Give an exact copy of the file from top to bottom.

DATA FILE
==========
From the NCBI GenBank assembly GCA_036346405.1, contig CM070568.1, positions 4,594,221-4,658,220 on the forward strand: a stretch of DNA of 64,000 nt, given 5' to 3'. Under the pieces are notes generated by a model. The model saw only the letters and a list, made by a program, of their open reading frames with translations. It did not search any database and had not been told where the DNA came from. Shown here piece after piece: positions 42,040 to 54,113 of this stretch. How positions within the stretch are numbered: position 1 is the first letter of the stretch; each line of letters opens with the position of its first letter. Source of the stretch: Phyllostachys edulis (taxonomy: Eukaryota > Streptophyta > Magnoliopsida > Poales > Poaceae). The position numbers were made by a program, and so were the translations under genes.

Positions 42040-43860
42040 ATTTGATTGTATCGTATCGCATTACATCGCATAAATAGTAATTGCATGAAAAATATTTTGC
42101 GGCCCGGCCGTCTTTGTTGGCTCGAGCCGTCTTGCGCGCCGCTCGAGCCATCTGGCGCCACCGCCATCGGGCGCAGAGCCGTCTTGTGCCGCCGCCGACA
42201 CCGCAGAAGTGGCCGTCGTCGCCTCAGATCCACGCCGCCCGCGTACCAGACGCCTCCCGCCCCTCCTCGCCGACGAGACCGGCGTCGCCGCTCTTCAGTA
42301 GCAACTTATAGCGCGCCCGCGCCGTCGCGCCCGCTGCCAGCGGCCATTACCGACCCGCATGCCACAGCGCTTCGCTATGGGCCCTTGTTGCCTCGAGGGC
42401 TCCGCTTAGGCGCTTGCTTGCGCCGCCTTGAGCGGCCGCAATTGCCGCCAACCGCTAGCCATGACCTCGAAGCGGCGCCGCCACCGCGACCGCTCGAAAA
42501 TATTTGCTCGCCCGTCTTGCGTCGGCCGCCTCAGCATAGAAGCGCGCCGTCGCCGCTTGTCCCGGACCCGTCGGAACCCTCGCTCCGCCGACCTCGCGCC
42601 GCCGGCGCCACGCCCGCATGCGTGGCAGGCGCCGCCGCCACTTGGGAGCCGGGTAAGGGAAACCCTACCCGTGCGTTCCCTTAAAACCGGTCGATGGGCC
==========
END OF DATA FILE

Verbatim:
From the NCBI GenBank assembly GCA_036346405.1, contig CM070568.1, positions 4,594,221-4,658,220 on the forward strand: a stretch of DNA of 64,000 nt, given 5' to 3'. Under the pieces are notes generated by a model. The model saw only the letters and a list, made by a program, of their open reading frames with translations. It did not search any database and had not been told where the DNA came from. Shown here piece after piece: positions 42,040 to 54,113 of this stretch. How positions within the stretch are numbered: position 1 is the first letter of the stretch; each line of letters opens with the position of its first letter. Source of the stretch: Phyllostachys edulis (taxonomy: Eukaryota > Streptophyta > Magnoliopsida > Poales > Poaceae). The position numbers were made by a program, and so were the translations under genes.

Positions 42040-43860
42040 ATTTGATTGTATCGTATCGCATTACATCGCATAAATAGTAATTGCATGAAAAATATTTTGC
42101 GGCCCGGCCGTCTTTGTTGGCTCGAGCCGTCTTGCGCGCCGCTCGAGCCATCTGGCGCCACCGCCATCGGGCGCAGAGCCGTCTTGTGCCGCCGCCGACA
42201 CCGCAGAAGTGGCCGTCGTCGCCTCAGATCCACGCCGCCCGCGTACCAGACGCCTCCCGCCCCTCCTCGCCGACGAGACCGGCGTCGCCGCTCTTCAGTA
42301 GCAACTTATAGCGCGCCCGCGCCGTCGCGCCCGCTGCCAGCGGCCATTACCGACCCGCATGCCACAGCGCTTCGCTATGGGCCCTTGTTGCCTCGAGGGC
42401 TCCGCTTAGGCGCTTGCTTGCGCCGCCTTGAGCGGCCGCAATTGCCGCCAACCGCTAGCCATGACCTCGAAGCGGCGCCGCCACCGCGACCGCTCGAAAA
42501 TATTTGCTCGCCCGTCTTGCGTCGGCCGCCTCAGCATAGAAGCGCGCCGTCGCCGCTTGTCCCGGACCCGTCGGAACCCTCGCTCCGCCGACCTCGCGCC
42601 GCCGGCGCCACGCCCGCATGCGTGGCAGGCGCCGCCGCCACTTGGGAGCCGGGTAAGGGAAACCCTACCCGTGCGTTCCCTTAAAACCGGTCGATGGGCC